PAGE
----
Goldman Sachs analysts wrote in a report published on late-Monday, increased hopes of an extension of the OPEC oil output cut deal are underpinning oil prices, but there are risks for a renewed surplus later next year, as reported by CNBC.
“A nine-month extension would normalize OECD inventories by early 2018, in our view, but we see risks for a renewed surplus later next year if OPEC and Russia’s production rises to their expanding capacity and shale grows at an unbridled rate.”
“Costs will also play a role in setting shale’s growth path but we do not forecast sufficient inflation at this point to achieve the required slowdown next year.”
“In the current environment, we believe that the largest imbalance is the potential for a large surplus in 2018, leaving low deferred prices to resolve this credible threat. Low-cost producers selling their output in the spot market should further be incentivized to reduce inventories, to generate the backwardation linking spot oil prices near current levels and low deferred oil prices.”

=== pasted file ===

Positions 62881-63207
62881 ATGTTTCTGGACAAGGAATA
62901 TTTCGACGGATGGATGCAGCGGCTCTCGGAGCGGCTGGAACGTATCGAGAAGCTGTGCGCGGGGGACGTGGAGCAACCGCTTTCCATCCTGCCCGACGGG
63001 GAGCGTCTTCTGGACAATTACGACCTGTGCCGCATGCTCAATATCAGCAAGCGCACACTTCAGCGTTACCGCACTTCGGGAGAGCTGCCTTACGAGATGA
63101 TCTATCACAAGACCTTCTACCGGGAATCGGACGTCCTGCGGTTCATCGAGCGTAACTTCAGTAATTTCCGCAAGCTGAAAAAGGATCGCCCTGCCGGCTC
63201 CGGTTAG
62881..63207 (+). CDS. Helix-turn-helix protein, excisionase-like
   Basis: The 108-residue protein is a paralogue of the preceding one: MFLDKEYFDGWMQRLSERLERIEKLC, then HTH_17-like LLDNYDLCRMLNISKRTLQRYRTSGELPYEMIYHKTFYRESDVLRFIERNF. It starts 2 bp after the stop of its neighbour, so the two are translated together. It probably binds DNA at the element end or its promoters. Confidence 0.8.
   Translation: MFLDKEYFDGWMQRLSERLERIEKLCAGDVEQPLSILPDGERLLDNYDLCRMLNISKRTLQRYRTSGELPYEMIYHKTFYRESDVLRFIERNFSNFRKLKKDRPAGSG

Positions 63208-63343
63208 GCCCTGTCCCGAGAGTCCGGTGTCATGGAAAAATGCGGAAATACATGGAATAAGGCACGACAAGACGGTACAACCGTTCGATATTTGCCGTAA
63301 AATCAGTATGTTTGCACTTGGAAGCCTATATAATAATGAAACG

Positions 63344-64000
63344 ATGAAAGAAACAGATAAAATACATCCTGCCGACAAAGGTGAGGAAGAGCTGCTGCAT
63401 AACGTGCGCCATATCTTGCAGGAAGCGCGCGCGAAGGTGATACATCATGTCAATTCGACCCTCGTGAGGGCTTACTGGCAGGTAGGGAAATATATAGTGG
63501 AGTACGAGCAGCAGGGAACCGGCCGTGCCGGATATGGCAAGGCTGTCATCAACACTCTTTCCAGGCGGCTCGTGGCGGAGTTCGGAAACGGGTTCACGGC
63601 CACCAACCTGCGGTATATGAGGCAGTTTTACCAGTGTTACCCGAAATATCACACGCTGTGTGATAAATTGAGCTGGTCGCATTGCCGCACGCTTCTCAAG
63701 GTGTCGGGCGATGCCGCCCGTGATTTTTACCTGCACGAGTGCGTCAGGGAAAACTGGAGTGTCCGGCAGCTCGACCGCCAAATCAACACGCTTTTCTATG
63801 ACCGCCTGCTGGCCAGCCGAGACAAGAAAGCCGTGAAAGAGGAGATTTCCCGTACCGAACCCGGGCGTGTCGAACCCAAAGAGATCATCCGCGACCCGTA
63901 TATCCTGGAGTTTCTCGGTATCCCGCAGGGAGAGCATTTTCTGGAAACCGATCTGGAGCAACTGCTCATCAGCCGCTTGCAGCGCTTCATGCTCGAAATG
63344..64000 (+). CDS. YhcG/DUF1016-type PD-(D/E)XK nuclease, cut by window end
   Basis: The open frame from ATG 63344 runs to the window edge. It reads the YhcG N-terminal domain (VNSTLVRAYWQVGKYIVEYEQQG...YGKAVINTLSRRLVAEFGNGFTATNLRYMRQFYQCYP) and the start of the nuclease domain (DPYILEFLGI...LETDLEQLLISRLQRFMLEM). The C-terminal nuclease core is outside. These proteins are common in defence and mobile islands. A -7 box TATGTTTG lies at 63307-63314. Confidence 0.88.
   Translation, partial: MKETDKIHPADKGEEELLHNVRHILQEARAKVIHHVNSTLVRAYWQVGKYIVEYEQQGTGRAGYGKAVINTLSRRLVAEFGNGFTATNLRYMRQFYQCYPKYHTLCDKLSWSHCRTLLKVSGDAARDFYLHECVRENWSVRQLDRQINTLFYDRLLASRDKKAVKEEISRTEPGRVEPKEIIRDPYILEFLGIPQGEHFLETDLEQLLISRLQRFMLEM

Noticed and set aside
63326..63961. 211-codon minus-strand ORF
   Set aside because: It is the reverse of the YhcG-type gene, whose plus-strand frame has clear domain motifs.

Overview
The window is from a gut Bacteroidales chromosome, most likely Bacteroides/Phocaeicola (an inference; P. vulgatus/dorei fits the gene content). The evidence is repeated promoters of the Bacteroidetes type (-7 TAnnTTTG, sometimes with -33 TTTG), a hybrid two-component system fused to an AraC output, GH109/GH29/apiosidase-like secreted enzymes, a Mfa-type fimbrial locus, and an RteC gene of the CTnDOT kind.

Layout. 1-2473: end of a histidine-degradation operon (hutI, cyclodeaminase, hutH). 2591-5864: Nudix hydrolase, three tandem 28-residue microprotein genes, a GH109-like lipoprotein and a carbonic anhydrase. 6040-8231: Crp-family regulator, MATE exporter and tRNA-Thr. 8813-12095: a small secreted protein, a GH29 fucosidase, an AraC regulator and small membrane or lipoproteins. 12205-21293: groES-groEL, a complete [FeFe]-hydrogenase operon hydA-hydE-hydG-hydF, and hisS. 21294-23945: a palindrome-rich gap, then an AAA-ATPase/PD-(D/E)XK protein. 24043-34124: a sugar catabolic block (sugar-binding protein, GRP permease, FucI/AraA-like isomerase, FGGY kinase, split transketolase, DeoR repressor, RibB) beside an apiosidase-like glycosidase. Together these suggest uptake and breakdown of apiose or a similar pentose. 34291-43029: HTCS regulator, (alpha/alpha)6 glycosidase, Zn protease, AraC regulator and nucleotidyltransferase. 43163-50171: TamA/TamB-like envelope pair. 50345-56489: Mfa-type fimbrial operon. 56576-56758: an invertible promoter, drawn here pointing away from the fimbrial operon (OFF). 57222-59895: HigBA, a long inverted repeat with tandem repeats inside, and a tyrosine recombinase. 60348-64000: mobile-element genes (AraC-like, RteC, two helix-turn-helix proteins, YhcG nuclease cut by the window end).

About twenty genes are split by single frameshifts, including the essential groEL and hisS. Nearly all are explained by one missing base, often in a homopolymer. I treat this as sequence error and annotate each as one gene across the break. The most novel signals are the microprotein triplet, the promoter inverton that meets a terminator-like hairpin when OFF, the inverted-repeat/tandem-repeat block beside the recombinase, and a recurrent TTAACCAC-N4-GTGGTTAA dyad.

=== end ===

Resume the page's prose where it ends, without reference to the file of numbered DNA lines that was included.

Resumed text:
“Such a ramp-up in OPEC and Russia production would occur in the face of still rising non-OPEC production outside of US shale, with legacy projects started through 2014 still coming online in Brazil, Canada and the North Sea in particular.”
“Achieving this will be difficult, but we see templates in both OPEC’s modus operandi of the 1990s of managed but flagged growth and the rationalization of shale growth in U.S. gas, both with backwardation.”